Going on hiatus

I have to take a break from this blog. This month, I”m doing NaNoWriMo, working on our second non-fiction book, keeping up The Elffington Post and just started a new blog for the novel I’m writing.

So, I have less time to read, and a lot less time to write about what I’m reading. I definitely won’t make 200 books this year, but I should be in the mid-100’s.

I’m sure I’ll check in before the end of the year and let you know how I did!

The Lies of Locke Lamora- Scott Lynch

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OMG Fantastic!! Five BILLION Stars!!

How’s that for some enthusiasm? I haven’t been this excited about a series since George R.R. Martin’s Song of Ice and Fire (Game of Thrones for you TV people). It hasn’t been since I first read A Game of Thrones that I had to buy the next book in the series immediately. And the next one, too. So really, I”ll be reviewing the whole Gentleman Bastards Sequence, so far.

the lies of locke lamoraI picked up The Lies of Locke Lamora because I’m getting ready to write my own fantasy series, and needed inspiration. And it was provided in spades. In fact, I feel that Lynch has set the bar rather high. He does everything right. ┬áIf I can emulate him to a tiny degree, I’ll be happy.

Locke Lamora is an orphan with an unknown past, picked up by a “thiefmaker” in a fantastical version of Renaissance Venice, known as Camorr. It soon becomes apparent that Locke at age six or seven is dangerously good at what he does. Mostly dangerous.. So, the thiefmaker sells him to a temple, where the resident priest is really a confidence trickster, grooming youngsters for the trade.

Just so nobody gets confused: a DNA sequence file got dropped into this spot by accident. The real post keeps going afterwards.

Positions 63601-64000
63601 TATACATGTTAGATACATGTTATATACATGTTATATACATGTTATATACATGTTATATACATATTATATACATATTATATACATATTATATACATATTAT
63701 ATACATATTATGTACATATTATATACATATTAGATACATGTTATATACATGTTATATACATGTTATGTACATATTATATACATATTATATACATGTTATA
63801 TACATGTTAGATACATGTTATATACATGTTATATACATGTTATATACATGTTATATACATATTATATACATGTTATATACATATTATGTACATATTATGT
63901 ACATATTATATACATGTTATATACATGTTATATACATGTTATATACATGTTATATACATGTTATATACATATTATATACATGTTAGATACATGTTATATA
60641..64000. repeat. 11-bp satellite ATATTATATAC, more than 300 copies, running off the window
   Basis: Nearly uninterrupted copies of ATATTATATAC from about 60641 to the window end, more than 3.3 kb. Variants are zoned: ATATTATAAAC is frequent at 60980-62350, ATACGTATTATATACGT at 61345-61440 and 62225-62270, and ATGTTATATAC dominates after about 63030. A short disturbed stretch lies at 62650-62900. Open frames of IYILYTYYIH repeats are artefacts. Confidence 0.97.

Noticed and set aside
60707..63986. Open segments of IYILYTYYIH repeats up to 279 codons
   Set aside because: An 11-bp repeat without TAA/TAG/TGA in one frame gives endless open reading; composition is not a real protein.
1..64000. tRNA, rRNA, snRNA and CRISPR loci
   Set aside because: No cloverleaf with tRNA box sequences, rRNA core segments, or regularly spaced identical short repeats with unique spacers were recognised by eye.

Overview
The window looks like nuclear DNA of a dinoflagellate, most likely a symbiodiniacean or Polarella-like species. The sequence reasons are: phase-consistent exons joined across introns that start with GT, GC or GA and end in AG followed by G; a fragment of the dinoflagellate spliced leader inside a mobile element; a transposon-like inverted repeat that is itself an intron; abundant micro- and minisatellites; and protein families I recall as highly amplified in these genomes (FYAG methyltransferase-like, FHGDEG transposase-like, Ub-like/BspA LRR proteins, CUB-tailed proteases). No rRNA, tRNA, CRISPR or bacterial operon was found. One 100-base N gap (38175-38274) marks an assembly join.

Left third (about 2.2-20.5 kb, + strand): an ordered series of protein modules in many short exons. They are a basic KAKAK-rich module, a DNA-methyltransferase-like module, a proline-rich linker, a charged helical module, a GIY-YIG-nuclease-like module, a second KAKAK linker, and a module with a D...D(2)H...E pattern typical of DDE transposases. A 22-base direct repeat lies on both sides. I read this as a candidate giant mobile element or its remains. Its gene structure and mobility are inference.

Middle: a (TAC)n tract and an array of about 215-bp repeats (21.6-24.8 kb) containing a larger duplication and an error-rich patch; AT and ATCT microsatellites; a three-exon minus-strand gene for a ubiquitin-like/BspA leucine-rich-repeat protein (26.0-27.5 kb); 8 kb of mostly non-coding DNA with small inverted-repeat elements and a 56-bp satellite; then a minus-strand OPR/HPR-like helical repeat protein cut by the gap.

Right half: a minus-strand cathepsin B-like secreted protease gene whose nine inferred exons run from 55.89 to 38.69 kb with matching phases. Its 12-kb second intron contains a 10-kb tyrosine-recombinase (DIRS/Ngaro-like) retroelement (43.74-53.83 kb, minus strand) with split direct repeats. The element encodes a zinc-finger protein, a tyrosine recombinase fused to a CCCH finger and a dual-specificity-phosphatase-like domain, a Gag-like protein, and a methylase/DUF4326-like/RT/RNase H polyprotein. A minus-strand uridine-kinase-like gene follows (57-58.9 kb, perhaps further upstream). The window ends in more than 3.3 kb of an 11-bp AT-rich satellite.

Locke joins the twins, Calo and Galdo Sanza, along with the mysterious Sabetha, who is away training. Eventually Jean Tannen, a burly nerdy sort, rounds out their little gang. The story quickly jumps ahead to Locke in his early twenties. The old priest is dead, Sabetha is gone (and no one is willing to talk about it), and a 12-year-old named Bug is now part of the group.

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Never Buried- Edie Claire

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Three Stars

never buriedNever Buried is the first in the Leigh Koslow Mysteries series. Leigh is a sporadically employed advertising writer and amateur sleuth. At the start of the book, she is staying with her pregnant sister Cara, in Cara’s fancy historic house in Pittsburgh while Cara’s husband is out of the country on business. The husband is also Leigh’s ex.

The fun begins when a dead body is found in a hammock outside the house. Strangely, it’s not a fresh corpse; it’s been dead for years, and belonged to a past resident of the house. Of course, Leigh is intrigued and nosy. She also has a best friend on the police force, who of course tells her to keep her amateur nose out of it. And as we know, telling an amateur sleuth to “let the pros handle it” is like waving a red flag in front of . . . well, you know.

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A Way of Life, Like Any Other- Darcy O’Brien

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Five Stars

a way of lifeA Way of Life, Like Any Other was first published in 1977, won a slew of awards, then at some point, went out of print. Republished this year in paperback and e-book, a whole new generation is sure to be delighted by this wonderful book.

O’Brien was the only child of 1940’s movie stars George O’Brien and Marguerite Churchill, went to Princeton and spent most of his life as a college professor. This book is really a fictionalized memoir of O’Brien’s peculiar childhood in the Hollywood of the Golden Age.